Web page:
At Egnyte we recently got rid of NOSQL databases allowing us to get more predictable performance and the move is scaling beautifully. The move has significantly reduced downtimes and increased customer satisfaction, all across 20+ Mysql servers storing billions of rows.
In this blog we’ll look at the three different classes of Mysql servers.
- Vertically sharded servers
- Horizontally sharded servers
- Data warehouse servers
We’ve found Sharding to be a double edged sword. On the one hand it allows us to scale applications with increases in our customer base but on other hand it is very hard to implement and maintain schema changes across the board. We have decided to take a middle ground approach where for every feature, we decide the growth pattern and usage, and only heavily used features are put it in Horizontally sharded servers. Our first instinct was to put it in vertically sharded servers, and if a feature outgrows our expectation then we just migrate the vertically sharded server to horizontally sharded servers. To understand this better, let me take a deeper dive
1. Vertically sharded servers: When I joined the company things were stored in a NOSQL dbs and we were trying to move away from it, as it was not scaling. We tried moving everything to Mysql in one project but it became a monster, so we started moving parts of applications out into production using Mysql. This boosted our confidence in Mysql as more features successfully went live using it. We started with smaller pieces that didn’t have >10-20M rows but needed Mysql for its ACID properties. Anticipating the growth we decided to create one schema per functionality and avoided joins between two schemas, joining them in application if required. This way if one feature became hot and used Mysql a lot, we could easily split and move that schema to its own server. We use memcached heavily and try to avoid making calls to databases as much as possible.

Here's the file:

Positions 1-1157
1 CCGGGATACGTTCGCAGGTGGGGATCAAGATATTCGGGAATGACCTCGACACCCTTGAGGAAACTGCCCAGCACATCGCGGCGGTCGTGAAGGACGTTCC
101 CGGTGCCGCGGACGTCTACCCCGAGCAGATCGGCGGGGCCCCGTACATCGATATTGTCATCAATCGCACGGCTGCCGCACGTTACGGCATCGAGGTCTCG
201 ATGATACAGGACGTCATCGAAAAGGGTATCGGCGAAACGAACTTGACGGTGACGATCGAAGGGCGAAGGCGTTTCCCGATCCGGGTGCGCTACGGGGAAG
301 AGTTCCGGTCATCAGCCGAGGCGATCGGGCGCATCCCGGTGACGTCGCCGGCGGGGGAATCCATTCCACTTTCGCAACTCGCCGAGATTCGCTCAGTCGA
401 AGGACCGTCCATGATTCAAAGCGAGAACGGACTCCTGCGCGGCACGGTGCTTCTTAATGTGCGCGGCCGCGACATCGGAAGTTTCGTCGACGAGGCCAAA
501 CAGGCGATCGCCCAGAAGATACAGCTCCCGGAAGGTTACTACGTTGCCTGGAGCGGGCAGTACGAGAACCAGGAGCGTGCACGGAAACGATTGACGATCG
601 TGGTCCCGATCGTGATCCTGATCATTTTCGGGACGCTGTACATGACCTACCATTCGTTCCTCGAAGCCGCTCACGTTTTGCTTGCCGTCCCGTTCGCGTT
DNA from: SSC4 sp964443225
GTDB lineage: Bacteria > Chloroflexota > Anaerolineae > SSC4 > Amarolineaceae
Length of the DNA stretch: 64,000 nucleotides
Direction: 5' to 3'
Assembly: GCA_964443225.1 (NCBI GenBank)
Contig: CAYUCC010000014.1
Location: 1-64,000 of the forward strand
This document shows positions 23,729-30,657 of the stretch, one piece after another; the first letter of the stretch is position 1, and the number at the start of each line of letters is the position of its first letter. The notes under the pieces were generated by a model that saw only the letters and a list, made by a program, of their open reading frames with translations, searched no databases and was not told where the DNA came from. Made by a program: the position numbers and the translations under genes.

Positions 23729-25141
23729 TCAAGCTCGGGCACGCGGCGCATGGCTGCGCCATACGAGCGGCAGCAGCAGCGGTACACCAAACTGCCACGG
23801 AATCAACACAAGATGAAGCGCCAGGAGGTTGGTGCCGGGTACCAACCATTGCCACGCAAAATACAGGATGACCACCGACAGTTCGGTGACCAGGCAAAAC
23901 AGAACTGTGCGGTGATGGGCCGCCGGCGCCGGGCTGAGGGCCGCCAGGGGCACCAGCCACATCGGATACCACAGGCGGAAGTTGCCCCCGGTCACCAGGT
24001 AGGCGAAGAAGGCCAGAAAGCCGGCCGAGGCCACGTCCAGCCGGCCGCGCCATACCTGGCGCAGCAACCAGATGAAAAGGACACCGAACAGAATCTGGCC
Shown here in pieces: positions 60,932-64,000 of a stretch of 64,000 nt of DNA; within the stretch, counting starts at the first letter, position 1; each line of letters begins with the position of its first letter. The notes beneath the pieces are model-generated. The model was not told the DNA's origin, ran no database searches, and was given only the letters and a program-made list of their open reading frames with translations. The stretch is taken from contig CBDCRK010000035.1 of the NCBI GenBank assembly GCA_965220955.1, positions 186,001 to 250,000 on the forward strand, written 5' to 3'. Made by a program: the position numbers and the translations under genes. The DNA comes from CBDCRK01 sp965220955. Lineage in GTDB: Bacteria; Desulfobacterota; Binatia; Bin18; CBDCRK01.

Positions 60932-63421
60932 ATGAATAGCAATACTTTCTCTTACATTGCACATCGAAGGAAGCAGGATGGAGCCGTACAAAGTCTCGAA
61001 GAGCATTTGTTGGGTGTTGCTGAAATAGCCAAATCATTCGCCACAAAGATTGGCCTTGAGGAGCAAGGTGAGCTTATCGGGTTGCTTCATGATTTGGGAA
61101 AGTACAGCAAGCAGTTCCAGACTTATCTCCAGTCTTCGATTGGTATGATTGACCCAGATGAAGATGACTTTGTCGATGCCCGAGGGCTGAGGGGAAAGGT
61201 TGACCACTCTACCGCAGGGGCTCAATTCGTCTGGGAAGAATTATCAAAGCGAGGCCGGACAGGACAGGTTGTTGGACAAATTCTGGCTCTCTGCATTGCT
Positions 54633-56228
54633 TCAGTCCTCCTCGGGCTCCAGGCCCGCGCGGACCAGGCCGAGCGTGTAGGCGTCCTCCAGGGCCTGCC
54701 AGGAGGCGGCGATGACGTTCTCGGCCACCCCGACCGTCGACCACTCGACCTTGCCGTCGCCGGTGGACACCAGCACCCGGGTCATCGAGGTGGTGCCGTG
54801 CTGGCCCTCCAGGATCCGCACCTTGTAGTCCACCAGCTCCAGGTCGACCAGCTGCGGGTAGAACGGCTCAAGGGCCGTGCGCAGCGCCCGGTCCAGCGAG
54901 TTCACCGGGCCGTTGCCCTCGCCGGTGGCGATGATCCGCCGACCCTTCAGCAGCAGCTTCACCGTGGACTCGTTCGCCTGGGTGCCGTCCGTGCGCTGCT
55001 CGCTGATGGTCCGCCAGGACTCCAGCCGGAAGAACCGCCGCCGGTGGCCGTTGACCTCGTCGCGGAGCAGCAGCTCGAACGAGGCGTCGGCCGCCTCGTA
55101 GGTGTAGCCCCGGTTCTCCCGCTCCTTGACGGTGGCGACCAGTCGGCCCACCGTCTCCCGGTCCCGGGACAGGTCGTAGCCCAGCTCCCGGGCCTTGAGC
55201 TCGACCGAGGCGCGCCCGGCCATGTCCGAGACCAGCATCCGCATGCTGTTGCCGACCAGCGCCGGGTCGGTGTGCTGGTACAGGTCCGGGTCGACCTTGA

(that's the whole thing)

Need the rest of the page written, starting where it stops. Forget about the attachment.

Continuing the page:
Pros of this approach:
- Easier to understand for developers
- Local development happens on one Mysql server and deployment happens in a different topology.
- We can keep on adding more slaves if the app is read intensive, and we keep upgrading the hardware to buy more time until we move the feature to horizontally sharded databases.
- For bigger datasets that cant fit in one server, this will only buys some more time to move to Horizontal sharding.
2. Horizontal sharding : In this sharding approach we basically distribute the data across many Mysql servers. We use two types of horizontal sharding:
- Customer or user : We use this in our MDB (metadata database). When a customer registers, we assign him a shard and all his metadata lives on that Mysql shard. Joins are easy in this approach, but hotspots becomes an issue if two big customers lands on one shard randomly and we redistribute the shards to shed load.
- Hash on key: This is used in our EOS (Egnyte object store) database. In this approach we distribute the data for a customer across many shards, and each record is assigned its own shard. There’s rarely a need to redistribute shards here, but joins can be difficult, so we only use features that don’t require any joins.
- Highly scalable and easy to shed load by adding more shards
- Management overhead of multiple Mysql hosts and shards is difficult, though we have automated most of the processes.